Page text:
So how does this tie into Durham WFC? Well, to visit the aptly-named Maiden Castle is to visit a Durham that actually looks like Durham. Located on the fringes of the town, the crowd is small but feels anything but. Ahead of their league fixture against Blackburn the car park is rammed a good hour before kick-off, and when I finally park up and get inside the 300-seater stand is full and all pitch side standing places occupied, forcing me to stand behind another group. Even outside the stadium, a handful of people gather on an embankment overlooking the pitch and stay for the full 90 minutes.
When the match starts the crowd doesn’t take long to kick into gear: the ‘Blue Army’ proudly make their voices heard throughout the game. The crowd is not a monolith of 18 to 21 year olds speaking Estuary English, but both young and old, male and female. The ones belting out the songs were middle-aged men you’d stereotype as holding women’s football in low regard.
Everything about the crowd at Durham WFC screamed ‘community’ in a way the town doesn’t. Not just the fans around the pitch, but the sea of young girls in football kit, fresh from Sunday morning practice on the astroturf pitches next door, watching in between kickabouts with their friends and pestering their parents for money for the burger van.
The club reaches the current generation of fans and the next generation of players, and at full time it more than rewards them. A huge crowd gathers along the side of the pitch, and the players greet every single one of them. For at least twenty minutes players walk along the line signing autographs, taking selfies and chatting with fans and friends and familiar faces.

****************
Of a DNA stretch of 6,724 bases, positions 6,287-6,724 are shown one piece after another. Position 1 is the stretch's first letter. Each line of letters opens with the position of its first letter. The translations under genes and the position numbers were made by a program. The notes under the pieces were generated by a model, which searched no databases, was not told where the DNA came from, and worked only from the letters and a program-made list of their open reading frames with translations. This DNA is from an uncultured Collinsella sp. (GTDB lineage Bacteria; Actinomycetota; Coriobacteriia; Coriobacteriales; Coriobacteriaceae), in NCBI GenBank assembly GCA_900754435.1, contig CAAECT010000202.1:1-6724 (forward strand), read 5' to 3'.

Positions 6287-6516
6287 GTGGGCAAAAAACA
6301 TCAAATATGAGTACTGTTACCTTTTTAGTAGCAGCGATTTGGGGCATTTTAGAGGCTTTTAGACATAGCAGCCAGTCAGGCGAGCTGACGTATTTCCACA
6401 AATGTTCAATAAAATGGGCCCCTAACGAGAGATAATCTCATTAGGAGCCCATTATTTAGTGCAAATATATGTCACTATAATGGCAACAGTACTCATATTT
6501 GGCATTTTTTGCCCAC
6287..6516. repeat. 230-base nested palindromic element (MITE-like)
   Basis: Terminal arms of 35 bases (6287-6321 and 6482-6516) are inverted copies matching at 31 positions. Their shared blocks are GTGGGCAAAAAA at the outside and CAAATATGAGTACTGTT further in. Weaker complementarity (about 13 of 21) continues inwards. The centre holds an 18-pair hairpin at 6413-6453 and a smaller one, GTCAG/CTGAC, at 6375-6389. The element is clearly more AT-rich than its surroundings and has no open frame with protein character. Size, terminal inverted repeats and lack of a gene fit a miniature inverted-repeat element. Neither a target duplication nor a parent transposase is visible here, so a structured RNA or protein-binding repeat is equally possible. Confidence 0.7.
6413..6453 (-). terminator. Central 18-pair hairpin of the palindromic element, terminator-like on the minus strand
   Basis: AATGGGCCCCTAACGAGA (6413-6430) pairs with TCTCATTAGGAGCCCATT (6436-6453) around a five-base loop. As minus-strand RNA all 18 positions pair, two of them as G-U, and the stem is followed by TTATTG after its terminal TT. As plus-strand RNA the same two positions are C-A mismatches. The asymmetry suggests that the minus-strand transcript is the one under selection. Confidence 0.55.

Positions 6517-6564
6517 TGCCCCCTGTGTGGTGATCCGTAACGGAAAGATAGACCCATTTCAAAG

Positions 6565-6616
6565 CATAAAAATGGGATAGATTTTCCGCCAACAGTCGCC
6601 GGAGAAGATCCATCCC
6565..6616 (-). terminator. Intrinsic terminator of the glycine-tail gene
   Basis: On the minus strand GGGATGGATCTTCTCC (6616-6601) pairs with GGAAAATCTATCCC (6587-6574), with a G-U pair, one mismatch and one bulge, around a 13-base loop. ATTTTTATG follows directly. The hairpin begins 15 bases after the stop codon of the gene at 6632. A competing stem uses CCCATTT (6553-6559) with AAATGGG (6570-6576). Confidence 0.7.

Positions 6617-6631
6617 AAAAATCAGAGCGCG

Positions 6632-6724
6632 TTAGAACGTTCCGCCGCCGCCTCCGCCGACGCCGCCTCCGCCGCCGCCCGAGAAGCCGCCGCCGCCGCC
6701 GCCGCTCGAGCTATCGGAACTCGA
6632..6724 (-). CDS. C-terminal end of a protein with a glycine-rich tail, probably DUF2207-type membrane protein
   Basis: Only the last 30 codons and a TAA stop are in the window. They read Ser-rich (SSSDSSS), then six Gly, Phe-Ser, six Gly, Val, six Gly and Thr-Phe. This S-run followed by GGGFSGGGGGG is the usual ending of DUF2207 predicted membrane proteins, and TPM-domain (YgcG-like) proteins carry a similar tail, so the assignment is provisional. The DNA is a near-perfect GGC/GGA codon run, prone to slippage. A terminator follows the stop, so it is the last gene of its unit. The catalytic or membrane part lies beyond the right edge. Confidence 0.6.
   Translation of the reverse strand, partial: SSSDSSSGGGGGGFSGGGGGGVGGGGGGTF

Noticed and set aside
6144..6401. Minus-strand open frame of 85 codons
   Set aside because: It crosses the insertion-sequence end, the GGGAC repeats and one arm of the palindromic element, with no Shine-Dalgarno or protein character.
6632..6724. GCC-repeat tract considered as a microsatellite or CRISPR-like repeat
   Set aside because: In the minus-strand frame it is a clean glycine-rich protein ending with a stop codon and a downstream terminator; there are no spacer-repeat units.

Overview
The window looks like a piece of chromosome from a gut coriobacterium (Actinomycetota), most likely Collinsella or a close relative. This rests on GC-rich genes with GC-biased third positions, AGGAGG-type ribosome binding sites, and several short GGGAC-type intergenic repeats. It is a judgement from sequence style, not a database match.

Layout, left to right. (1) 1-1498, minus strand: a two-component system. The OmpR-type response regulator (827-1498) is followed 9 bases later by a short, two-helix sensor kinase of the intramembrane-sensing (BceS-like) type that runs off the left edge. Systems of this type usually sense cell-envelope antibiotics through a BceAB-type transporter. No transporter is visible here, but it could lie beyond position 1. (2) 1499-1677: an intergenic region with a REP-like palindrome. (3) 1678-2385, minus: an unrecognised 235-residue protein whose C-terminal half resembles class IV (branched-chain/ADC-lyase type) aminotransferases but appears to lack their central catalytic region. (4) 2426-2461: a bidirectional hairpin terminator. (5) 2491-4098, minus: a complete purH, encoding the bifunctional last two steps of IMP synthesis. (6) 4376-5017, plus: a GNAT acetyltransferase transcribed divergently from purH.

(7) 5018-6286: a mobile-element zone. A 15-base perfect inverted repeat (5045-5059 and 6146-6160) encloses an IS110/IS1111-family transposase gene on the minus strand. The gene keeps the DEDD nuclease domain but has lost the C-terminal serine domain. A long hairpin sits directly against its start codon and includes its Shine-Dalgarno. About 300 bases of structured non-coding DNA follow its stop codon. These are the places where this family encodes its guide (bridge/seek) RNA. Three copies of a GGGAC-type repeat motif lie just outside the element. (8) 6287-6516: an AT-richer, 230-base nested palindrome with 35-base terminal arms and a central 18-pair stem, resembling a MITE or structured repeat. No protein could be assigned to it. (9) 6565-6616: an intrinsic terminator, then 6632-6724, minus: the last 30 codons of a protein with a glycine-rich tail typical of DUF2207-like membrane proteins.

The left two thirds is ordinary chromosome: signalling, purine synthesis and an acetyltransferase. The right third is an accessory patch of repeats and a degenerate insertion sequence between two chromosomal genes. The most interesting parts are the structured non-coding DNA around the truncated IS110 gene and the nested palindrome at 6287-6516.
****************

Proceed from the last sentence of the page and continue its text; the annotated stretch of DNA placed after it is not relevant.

I am no stranger to low-level football where there is less separation between players and fans, but never before have I seen such a strong bond between a club and its players. For 90 minutes the crowd were behind them, and for the half-hour after the players gave their own praises. Durham is not its players or its fans; it is not one without the other, it is both joined firmly together. It is a community the town has lacked for so long.
Women’s football is at an all-time high in England and is only going to keep growing, but as the men’s game has shown us with those highs come lows. Already we are starting to see the club game diluted down to the biggest names fighting for the most money, and the idea of ‘inspiring young girls’ reduced to slapping Sam Kerr’s face on as much merchandise as possible and gestures that appeal primarily to journalists on Twitter.
Durham however are not being torn from their roots. They have been embraced by a community that has had its identity steadily whittled away over the decades, and the players have embraced them in turn. Durham are an aberration to modern women’s football: they don’t have a fancy name, they play in an unfashionable place, their stadium is makeshift and primarily the athletics track for the university leisure centre. They are the exact club that the FA do not want in the WSL, yet more than once Durham have knocked on its door with a defiant grin.
For the sake of a town that needs and loves its club more than any other in English women’s football, I hope they keep rattling the cage.